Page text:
6-Year-Old with Heart Defect Plays Darth Vader in Super Bowl Ad

Max Pagehasm was the little man behind the Darth Vader mask in a VW commercial

Monday, Feb 7, 2011  |  Updated 10:33 AM CDT
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A 6-year-old heart patient from Children's Hospital Los Angeles appeared in a Super Bowl commercial Sunday, playing Darth Vader in a car commercial.

Max Pagehasm, who is also part of the cast of "The Young and the Restless" was the little "man behind the Darth Vader mask'' in a Volkswagen ad that aired during Super Bowl XLV.

Max took off his mask Monday on TODAY. He said he had never seen Star Wars, so he didn't know a lot about the character he was playing.

In 24 hours, the number of YouTube hits to the TV commercial -- created by LA-based Deutsch Inc. -- went from 1.5 million on Thursday to more than 7 million on Friday. The number of views reached more than 13.7 million Sunday evening.

Make that, 15.6 million Monday morning.

"I can't even keep up with the messages and the calls," his mother, Jennifer, said. "It's just overwhelming."

When Max was just 4 months old, he was diagnosed with Tetralogy of Fallot, a congenital heart defect. His parents, Buck and Jennifer Page, brought Max to Childrens Hospital Los Angeles, where he received a pacemaker.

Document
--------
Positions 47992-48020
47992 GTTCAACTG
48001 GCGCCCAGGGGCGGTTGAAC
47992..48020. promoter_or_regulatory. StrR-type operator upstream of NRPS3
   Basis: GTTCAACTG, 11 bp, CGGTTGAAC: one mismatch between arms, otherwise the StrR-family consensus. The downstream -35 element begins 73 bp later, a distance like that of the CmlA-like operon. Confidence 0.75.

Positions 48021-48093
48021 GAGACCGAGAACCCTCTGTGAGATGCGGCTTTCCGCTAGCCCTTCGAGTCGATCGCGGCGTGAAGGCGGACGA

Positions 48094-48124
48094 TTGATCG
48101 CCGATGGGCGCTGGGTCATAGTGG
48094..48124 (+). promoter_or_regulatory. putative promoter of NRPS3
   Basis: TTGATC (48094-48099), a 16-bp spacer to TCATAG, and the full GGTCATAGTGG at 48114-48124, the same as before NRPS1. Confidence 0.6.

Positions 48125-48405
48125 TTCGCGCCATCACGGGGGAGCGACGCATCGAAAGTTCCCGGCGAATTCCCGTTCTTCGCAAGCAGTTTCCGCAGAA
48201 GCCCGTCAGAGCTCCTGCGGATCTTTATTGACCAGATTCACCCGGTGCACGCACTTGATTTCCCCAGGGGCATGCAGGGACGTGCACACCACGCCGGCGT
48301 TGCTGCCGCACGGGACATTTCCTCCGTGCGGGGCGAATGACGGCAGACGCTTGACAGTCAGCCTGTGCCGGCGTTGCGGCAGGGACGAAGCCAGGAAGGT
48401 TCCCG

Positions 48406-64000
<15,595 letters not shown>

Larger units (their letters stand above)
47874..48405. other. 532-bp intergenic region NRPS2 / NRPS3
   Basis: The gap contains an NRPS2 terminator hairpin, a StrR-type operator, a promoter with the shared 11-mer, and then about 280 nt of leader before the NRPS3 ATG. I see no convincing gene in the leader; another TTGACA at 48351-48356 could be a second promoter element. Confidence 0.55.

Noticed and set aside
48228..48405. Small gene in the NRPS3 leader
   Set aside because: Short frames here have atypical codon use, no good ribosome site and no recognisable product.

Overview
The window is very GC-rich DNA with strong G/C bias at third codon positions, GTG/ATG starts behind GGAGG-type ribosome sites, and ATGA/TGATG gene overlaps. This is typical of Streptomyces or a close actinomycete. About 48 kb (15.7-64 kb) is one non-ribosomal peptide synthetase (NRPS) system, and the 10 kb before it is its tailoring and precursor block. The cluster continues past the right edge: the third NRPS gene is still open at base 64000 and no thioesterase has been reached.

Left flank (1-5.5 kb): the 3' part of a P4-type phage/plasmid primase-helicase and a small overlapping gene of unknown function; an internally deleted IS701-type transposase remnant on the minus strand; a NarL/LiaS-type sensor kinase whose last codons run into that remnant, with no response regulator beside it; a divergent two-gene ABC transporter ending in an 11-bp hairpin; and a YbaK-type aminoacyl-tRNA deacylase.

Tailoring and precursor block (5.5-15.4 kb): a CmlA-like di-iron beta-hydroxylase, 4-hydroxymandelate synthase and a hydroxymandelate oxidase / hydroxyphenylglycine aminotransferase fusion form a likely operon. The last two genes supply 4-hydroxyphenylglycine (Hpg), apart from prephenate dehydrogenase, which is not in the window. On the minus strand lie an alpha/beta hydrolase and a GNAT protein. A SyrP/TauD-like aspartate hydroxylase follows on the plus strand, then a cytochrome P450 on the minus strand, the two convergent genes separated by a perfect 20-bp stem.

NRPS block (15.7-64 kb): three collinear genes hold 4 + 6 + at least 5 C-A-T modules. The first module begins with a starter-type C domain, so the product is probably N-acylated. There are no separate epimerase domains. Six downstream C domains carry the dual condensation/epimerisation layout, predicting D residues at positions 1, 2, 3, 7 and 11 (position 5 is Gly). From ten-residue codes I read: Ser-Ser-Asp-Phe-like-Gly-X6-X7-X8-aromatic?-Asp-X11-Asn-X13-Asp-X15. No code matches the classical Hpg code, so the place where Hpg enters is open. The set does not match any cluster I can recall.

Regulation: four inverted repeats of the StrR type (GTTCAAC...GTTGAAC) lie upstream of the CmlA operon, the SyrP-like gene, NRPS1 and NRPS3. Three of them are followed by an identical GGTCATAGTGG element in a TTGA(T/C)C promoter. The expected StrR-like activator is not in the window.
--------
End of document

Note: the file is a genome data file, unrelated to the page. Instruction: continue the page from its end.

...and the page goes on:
"Max's prognosis going forward is very good,'' said Dr. Michael Silka, head of the hospital's Division of Cardiology and Max's pediatric cardiologist. "He can essentially have normal activity and with careful care, a full life is a reasonable expectation.''

Max's parents see the attention as an opportunity to reach out to parents whose children suffer from heart conditions.

"When we first received the diagnosis, we were lost,'' Buck Page said.

Going through the experience, they learned how traumatic it can be as a parent of a child with a serious ailment.

They said they hoped that in sharing their experience, they can help other parents of sick children understand they are not alone.

"Before our experience with Max, I would walk through the hospital and see sick children and be afraid to look at them,'' Buck Page said. "Now, I make a point to look them all in the eye and say, 'Hello.'"

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